Exhaust-air heat pump replaces electric heating
NIBE’s exhaust-air heat-pump system installed in a house that was previous reliant on an immersion heater and storage heaters has reduced the total electricity bill by nearly 40% to £950 a year. The house is occupied by a couple and two children and is one of four upgraded by Keepmoat for Wakefield & District Housing.
The NIBE system recovers warm, stale air from wet rooms, such as the kitchen and bathroom, and ducts it back to the heat pump. When the heat pump has recovered energy from the exhaust air, the cooled air is released outside. Fresh air is drawn into the building via external wall vents to provide the required air changes — especially for this home, with its increased insulation levels.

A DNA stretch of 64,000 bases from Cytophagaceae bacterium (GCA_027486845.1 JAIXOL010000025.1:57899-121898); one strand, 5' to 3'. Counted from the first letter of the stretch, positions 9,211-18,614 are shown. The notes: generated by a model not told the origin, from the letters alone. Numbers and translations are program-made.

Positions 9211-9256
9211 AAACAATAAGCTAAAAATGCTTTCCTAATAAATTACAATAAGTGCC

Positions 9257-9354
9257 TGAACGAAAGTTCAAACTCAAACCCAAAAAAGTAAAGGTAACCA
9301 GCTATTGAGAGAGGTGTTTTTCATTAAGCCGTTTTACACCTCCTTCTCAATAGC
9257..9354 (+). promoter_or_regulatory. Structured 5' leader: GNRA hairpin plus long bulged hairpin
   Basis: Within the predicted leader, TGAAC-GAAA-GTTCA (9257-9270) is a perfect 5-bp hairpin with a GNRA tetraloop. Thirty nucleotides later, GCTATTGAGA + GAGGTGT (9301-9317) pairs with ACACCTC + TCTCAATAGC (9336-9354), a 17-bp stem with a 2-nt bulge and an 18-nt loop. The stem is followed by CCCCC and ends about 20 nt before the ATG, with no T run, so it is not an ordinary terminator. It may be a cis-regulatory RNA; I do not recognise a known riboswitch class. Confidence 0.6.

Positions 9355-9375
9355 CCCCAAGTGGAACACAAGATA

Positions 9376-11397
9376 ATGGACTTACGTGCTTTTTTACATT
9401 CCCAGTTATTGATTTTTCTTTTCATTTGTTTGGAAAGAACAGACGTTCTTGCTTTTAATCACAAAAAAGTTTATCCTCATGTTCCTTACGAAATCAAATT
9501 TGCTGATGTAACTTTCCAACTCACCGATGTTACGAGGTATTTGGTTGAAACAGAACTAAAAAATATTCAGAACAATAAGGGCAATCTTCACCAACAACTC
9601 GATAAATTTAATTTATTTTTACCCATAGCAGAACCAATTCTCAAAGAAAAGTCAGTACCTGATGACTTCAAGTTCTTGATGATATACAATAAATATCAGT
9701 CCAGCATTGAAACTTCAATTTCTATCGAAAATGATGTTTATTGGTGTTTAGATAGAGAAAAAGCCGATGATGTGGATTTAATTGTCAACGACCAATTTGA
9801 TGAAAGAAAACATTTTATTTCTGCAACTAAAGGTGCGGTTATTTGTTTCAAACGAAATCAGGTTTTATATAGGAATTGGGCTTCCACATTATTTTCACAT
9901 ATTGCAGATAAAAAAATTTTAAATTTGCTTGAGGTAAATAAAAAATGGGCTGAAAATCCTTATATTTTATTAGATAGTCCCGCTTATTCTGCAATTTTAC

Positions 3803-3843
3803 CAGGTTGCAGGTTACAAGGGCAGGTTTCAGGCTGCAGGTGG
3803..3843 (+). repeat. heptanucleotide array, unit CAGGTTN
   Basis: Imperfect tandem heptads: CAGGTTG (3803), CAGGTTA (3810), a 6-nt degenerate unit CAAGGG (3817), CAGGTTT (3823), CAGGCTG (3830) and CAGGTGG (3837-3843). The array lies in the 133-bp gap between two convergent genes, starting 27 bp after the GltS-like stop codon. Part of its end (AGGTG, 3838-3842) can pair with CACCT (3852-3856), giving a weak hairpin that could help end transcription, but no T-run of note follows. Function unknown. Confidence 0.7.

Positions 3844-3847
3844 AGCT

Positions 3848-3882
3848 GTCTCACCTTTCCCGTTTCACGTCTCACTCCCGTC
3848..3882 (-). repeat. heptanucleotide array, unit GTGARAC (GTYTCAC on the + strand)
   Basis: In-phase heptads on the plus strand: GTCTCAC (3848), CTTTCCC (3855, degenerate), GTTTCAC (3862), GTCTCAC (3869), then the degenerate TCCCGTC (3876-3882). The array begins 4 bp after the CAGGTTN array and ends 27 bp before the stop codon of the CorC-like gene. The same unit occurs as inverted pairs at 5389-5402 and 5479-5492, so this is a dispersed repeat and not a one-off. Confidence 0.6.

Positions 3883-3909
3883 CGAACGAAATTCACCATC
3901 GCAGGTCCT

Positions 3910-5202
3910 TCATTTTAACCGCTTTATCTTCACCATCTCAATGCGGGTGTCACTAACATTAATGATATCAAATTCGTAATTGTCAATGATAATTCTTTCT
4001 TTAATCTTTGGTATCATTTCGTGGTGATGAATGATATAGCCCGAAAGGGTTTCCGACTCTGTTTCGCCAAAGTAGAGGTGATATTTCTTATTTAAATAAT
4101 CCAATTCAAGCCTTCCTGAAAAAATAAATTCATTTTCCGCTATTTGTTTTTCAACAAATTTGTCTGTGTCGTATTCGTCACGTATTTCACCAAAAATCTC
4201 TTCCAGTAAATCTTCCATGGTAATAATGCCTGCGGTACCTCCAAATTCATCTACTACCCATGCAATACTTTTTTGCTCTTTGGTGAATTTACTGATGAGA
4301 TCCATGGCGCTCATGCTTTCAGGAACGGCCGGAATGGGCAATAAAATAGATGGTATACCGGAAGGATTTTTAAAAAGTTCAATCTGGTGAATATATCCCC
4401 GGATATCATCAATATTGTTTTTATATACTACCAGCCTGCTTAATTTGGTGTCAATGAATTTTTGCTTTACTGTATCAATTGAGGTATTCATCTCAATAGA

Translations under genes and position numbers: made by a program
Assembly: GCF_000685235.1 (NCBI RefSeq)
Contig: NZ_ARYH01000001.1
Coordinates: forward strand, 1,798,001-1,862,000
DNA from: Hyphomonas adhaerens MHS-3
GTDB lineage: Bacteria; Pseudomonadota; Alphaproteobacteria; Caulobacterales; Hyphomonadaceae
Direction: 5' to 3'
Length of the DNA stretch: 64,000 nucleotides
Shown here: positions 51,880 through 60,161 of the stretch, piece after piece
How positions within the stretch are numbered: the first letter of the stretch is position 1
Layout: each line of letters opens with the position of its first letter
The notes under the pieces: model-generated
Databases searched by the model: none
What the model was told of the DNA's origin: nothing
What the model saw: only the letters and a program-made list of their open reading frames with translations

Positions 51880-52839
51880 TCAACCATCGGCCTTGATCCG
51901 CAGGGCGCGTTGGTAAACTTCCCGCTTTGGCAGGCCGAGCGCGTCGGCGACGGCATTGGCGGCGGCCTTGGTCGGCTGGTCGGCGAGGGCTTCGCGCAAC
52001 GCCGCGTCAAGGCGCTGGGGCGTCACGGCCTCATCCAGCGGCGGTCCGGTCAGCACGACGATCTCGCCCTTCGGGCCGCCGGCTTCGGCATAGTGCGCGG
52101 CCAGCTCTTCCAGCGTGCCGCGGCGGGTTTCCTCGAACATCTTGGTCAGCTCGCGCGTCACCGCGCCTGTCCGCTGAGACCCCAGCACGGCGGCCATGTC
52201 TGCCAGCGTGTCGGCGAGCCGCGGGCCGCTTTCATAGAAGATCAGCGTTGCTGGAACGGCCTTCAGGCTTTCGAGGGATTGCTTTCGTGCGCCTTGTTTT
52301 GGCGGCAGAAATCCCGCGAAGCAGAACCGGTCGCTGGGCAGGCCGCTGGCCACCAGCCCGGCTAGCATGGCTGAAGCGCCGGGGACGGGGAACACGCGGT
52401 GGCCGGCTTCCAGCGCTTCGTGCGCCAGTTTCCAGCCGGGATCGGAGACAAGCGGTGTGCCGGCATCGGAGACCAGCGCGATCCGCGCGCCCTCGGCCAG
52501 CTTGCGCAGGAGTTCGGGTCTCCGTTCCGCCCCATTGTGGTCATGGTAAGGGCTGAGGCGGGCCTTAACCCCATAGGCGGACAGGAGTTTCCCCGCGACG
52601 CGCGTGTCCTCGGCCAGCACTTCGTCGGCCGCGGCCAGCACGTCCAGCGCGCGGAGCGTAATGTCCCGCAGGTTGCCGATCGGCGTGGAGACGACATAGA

Daniel Gartside (pictured), who lives in the property with his wife and two children, says, ‘Our NIBE exhaust-air heat pump can just be left to its own devices. The system is excellent, completely self contained and hassle free. We have also noted an improvement in air quality. The heat pump keeps the house very well ventilated, so we have had no issues with damp — even when drying clothes indoors.’
Adam Pearson, technical services manager with NIBE, says, ‘Research carried out on ventilation strategies at the Wakefield showed the exhaust-air heat pump to be the best option for air quality (measured by CO2 concentration and relative humidity) compared to more traditional extraction methods and a basic mechanical-ventilation heat-recovery unit.’